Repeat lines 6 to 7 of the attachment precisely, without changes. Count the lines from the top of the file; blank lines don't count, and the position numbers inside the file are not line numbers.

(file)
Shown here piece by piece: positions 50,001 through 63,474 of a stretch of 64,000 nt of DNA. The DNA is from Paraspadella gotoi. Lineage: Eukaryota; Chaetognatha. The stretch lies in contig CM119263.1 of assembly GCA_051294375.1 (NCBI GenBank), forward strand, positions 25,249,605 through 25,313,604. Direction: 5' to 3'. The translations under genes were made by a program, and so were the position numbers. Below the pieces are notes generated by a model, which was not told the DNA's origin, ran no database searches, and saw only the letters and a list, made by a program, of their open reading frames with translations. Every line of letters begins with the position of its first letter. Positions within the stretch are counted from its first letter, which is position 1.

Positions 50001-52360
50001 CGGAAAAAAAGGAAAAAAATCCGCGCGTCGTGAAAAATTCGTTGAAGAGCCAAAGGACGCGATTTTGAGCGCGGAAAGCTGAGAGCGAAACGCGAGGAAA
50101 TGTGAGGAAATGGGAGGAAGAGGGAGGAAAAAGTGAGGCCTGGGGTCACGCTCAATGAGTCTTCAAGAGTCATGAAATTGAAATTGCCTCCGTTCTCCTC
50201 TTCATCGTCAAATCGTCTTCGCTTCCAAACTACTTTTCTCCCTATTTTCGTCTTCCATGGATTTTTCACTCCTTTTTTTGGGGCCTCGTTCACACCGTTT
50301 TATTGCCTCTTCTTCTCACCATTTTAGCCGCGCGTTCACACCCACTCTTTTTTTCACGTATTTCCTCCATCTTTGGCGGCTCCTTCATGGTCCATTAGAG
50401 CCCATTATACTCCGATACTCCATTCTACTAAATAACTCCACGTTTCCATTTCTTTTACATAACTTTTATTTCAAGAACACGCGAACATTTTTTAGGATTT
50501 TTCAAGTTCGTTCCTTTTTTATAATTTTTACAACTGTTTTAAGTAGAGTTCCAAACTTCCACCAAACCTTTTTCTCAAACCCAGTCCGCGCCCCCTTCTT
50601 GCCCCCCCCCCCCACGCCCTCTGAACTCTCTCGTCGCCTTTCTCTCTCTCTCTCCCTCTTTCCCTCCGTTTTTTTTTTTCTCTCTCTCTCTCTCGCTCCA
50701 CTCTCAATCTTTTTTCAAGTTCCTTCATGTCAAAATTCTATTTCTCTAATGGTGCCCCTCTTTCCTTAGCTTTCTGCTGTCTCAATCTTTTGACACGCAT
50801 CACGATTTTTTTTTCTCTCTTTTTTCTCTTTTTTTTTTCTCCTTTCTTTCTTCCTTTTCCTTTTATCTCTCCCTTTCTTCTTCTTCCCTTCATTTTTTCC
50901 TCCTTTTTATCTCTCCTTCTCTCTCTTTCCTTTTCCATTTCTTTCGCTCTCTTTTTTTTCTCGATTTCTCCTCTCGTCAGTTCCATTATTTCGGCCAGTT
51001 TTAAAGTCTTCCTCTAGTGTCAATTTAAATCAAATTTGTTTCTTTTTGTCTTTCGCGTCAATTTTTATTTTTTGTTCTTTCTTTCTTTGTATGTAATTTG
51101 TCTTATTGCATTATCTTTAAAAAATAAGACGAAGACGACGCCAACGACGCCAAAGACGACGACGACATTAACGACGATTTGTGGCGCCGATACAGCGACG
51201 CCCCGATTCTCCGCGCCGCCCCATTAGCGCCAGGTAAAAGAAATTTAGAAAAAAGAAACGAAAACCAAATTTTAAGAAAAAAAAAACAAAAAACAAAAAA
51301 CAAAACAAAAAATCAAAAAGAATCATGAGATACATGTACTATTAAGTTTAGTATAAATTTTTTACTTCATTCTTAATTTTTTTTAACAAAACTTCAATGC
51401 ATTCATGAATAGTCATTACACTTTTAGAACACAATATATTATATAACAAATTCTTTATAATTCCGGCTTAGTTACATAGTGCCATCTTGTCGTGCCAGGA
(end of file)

50301 TATTGCCTCTTCTTCTCACCATTTTAGCCGCGCGTTCACACCCACTCTTTTTTTCACGTATTTCCTCCATCTTTGGCGGCTCCTTCATGGTCCATTAGAG
50401 CCCATTATACTCCGATACTCCATTCTACTAAATAACTCCACGTTTCCATTTCTTTTACATAACTTTTATTTCAAGAACACGCGAACATTTTTTAGGATTT